Thursday, September 9, 2010

American Team

Earlier this week American Ryder Cup Captain Corey Pavin selected his four Ryder Cup captain’s picks. The wild cards for this edition’s team from the U.S. are Tiger Woods, Zach Johnson, Stewart Cink, and Rickie Fowler. These men will join the eight who qualified by points following the PGA Championship who are Phil Mickelson, Hunter Mahan, Bubba Watson, Jim Furyk, Steve Stricker, Dustin Johnson, Jeff Overton, and Matt Kuchar.

Woods is an obvious selection. How could Pavin not pick possibly the best player in history? Even though 2010 has been a year Tiger would like to forget, he has two top five finishes in major championships this season. He has revealed glimpses of his old form in the past two weeks. His worst tournament in the Playoffs is tied for 12th, and his only missed cut this season came in his second event following an eight month hiatus. If his 2010 record had any other potential captain’s pick name attached to it, he would have been chosen. However, we are talking about a fourteen-time major champion who excels in match play and possesses experience in five Ryder Cups and six Presidents Cups. His name brings star power to a supposedly underdog team, and I believe his work ethic and raw talent must motivate his teammates to step up their games. To me, Woods is a no-brainer.

Zach Johnson is a lovable Midwest character who clearly desires to represent his country once again in team competition. His record this year is rather unsensational. He did get a win back in May at the Colonial, and he played very well at Whistling Straits, where he just missed a playoff. Outside of those two excellent performances, Johnson has not had any other incredible accomplishments lately. Even still, I agree with Captain Pavin’s pick here. Zach brings fire to the American side that lacks last Cup’s stars of Anthony Kim and Boo Weekley. He can also add in team play. His personality will fit with just about any other team member, and his game could help in foursomes and fourball. Johnson hits a lot of fairways, and he is an outstanding putter. In fact, he ranks 2nd on Tour in putts from 5-10 feet, making over 63%. If paired with a great ballstriker like Woods, Johnson very well could be a huge contributor.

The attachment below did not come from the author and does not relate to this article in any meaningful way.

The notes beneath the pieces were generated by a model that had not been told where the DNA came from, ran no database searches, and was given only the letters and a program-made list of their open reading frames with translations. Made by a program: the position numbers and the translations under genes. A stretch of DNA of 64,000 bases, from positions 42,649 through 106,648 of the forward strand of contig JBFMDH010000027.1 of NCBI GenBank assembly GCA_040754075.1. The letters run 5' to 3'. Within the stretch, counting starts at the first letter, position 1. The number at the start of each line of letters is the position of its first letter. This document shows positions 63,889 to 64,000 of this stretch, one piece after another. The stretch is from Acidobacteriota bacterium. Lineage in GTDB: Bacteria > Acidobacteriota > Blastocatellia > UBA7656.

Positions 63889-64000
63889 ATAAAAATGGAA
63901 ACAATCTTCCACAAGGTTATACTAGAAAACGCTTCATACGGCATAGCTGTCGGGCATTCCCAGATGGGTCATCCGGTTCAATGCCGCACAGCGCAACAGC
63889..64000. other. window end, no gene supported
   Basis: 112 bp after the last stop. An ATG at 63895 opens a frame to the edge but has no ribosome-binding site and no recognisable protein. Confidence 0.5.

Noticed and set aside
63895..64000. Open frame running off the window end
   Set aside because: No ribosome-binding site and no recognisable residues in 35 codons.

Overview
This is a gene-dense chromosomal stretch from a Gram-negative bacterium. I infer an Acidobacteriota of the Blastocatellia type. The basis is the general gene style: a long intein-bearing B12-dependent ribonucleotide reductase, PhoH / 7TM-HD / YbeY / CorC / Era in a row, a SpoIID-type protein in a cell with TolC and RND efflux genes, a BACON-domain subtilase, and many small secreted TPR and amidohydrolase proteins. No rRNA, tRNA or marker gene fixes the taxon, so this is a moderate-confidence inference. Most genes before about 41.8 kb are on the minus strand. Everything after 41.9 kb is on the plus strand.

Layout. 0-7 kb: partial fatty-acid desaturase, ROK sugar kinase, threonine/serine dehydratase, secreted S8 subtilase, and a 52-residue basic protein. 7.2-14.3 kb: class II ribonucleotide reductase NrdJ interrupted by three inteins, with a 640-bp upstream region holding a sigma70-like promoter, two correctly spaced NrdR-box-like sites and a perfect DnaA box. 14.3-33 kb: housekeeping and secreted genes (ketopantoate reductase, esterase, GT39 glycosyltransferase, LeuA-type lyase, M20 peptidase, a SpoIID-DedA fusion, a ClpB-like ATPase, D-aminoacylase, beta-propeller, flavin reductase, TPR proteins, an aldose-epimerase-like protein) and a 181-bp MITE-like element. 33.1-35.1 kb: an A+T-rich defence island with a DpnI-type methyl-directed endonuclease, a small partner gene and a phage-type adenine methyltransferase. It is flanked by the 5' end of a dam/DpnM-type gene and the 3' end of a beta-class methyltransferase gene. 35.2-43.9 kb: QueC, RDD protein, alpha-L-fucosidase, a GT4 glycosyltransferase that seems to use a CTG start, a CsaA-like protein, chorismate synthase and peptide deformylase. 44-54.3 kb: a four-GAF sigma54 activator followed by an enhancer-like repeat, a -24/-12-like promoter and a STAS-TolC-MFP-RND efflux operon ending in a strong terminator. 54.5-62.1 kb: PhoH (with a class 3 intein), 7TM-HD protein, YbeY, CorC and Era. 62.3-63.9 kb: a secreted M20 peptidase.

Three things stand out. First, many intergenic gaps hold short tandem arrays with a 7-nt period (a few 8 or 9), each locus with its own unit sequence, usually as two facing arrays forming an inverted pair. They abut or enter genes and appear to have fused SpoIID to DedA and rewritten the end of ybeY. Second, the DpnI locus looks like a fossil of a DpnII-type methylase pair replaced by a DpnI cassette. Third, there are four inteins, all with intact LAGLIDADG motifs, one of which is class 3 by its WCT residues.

Stewart Cink is an overall good player. However, I do not feel he was the strongest pick Pavin and the American co-captains could have made. Since winning the ’09 British Open at Turnberry and spoiling Watson’s opportunity to shine once again, Cink has not had a real good chance to win anything. He played well in this season’s Match Play Championship back in February, which I guess is a plus. But I do not think this is the ideal hot player Paul Azinger designed the new wild card selection rules to get. Cink has experience in team play, but his record is not exactly stellar at 4 wins, 7 losses, and 4 ties. The American list outside the top eight was not nearly as impressive as the European list, but I believe Nick Watney could have contributed to the U.S. team more than Stewart Cink. Watney did choke on Sunday at the PGA, but he also was able to get himself in that position during the first three rounds. He finished in 7th place at both the British and the Masters to go along with six top tens for the year with only one missed cut back before the Saints won the Super Bowl.

Rickie Fowler, the dubbed “surprise pick,” is a great idea. He infuses the U.S. team with youth and energy unlike any other teammate. He also increases fan interest. The stylish (I guess in some corners of creation) golfer out of Oklahoma State is extremely popular, and his usually aggressive style of play will hopefully work well with his pairings. Rickie has had success in the amateur version of the Ryder Cup, and I believe that success will translate to professional wins in Wales.

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